Do any of those ads have any power? You may start to examine the layout, type fonts, catchy copy, etc. But do any of them have a unique and persuasive message? They often attempt to manufacture notability where there is none. The prospect sees through that on his way to simplifying his shopping task. Such operators may well spend a bundle on media, get minimal results, and then blame "marketing" for being impotent. But he wasn't "marketing" effectively. Without a full-fledged marketing plan, utilizing media is a waste of time.
Developing a facility's attractive features is where a marketer's creative juices start flowing. The problem is how to establish differentiation. You can't necessarily control the supply of units in your market area, so the draw of "location" is diminished. At the same time, you don't want to compete on price. Your choices are few.
In this situation, the operator can use one or both of two things: facility innovation (i.e., climate control, sophisticated security features, etc.) or packaging. The latter wraps allied elements into the offering, shedding rivals from comparative consideration. Packaging may also provide the opportunity for realizing the convenience premium (see the February 2001 issue).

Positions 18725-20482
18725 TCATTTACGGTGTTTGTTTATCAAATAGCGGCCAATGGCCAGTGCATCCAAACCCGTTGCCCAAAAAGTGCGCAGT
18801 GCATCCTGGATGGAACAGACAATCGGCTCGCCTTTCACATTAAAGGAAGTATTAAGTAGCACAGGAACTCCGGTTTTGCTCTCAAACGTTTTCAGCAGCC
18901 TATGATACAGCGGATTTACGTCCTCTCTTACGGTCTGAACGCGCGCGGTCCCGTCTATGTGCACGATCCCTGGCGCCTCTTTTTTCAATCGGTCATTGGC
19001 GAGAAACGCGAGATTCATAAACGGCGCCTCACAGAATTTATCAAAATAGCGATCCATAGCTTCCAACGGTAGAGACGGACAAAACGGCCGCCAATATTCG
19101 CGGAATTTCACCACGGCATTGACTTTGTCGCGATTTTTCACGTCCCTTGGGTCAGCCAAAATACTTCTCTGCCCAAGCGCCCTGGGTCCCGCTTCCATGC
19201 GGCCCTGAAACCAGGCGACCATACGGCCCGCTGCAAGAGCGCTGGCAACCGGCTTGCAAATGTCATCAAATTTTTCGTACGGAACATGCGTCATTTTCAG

If you are succeeding in your self-storage business without these techniques, then I'm sure you're asking yourself: Why change? If price competition works for you, there is no reason to change. But if not, your goal is to change your market posture so you no longer get calls for the price of a 10-by-20 or a 6-by-12. Instead, you'll get requests for the "packages" you have created. Now you are in control. Marketing can get that done.
It's Your Show
It all starts with your urge to separate your facility from the others. You control the content of the packages, you set the pricing, so you control the prospect conversation--it's your show! Done correctly, marketing shows prospects you are on the ball, not just one more facility. You may get the awkward feeling that operating this way is entering into a "different" business. Possibly. Storage units become simply the commodity that is now a component of each package you are offering. Is this more complex? Yes. Is it more lucrative? You bet!
As competition makes things livelier, the future opportunities for self-storage require differentiation. It insulates a facility from the effects of competition and is more rewarding. It sounds like win-win situation to me.
Harley Rolfe is a semi-retired marketing specialist whose career includes executive-level marketing positions with General Electric and AT&T. He also owned lodging and office facilities for more than 20 years. Mr. Rolfe holds a bachelor's degree in economics from Wabash College and a master's degree in business administration from the University of Indiana. He can be reached at his home in Nampa, Idaho, at 208.463.9039. Further information can also be found in Mr. Harley's book, Hard-Nosed Marketing for Self-Storage.